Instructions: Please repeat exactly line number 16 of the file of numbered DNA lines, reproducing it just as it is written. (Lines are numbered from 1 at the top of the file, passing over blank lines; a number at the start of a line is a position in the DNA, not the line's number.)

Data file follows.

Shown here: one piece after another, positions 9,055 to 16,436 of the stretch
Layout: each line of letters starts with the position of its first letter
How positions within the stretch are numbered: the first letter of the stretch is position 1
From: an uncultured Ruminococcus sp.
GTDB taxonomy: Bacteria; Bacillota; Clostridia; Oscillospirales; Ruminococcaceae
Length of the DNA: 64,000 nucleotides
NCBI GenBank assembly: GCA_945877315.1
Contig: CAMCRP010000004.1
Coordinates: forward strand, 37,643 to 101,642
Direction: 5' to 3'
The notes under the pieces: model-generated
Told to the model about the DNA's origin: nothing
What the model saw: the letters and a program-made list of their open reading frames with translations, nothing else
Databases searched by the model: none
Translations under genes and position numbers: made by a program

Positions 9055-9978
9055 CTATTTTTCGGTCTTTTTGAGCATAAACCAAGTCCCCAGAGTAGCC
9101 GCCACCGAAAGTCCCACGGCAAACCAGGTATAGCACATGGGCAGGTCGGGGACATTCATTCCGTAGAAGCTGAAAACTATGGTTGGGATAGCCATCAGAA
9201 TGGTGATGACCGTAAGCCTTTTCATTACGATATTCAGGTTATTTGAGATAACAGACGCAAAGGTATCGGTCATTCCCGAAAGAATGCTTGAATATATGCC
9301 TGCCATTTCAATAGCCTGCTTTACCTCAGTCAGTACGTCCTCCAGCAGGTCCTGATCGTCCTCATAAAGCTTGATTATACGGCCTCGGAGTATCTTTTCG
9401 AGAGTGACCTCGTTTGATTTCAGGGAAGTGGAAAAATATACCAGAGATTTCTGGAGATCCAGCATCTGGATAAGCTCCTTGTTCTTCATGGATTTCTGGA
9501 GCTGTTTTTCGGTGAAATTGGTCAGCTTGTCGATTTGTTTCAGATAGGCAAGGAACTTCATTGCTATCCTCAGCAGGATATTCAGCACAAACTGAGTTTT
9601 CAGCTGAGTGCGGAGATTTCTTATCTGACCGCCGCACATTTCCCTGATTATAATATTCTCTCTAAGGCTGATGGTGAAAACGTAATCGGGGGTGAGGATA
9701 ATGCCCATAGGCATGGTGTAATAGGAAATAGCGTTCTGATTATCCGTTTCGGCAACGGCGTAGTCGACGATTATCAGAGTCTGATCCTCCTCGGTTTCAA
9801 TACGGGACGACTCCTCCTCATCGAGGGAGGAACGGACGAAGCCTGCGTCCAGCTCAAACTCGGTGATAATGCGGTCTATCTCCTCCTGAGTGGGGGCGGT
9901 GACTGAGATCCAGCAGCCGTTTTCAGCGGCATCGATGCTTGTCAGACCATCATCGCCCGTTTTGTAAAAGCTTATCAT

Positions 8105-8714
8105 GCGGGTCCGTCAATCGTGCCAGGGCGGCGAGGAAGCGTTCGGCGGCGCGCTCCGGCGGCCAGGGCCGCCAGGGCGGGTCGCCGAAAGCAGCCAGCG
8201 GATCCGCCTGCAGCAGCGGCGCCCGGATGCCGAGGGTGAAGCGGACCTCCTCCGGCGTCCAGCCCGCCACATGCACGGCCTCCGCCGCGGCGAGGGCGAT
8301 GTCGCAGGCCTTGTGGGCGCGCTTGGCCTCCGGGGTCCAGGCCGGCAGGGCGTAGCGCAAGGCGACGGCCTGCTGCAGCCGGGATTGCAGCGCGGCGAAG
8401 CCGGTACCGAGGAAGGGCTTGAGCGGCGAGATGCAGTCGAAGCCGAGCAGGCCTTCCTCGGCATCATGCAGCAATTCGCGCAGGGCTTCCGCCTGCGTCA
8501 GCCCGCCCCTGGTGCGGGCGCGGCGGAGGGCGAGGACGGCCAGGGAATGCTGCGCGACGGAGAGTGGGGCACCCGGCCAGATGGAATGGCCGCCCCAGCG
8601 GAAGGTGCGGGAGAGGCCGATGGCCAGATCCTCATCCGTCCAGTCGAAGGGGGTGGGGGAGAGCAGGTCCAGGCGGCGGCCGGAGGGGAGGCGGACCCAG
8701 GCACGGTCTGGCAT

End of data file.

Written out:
Positions 9055-9978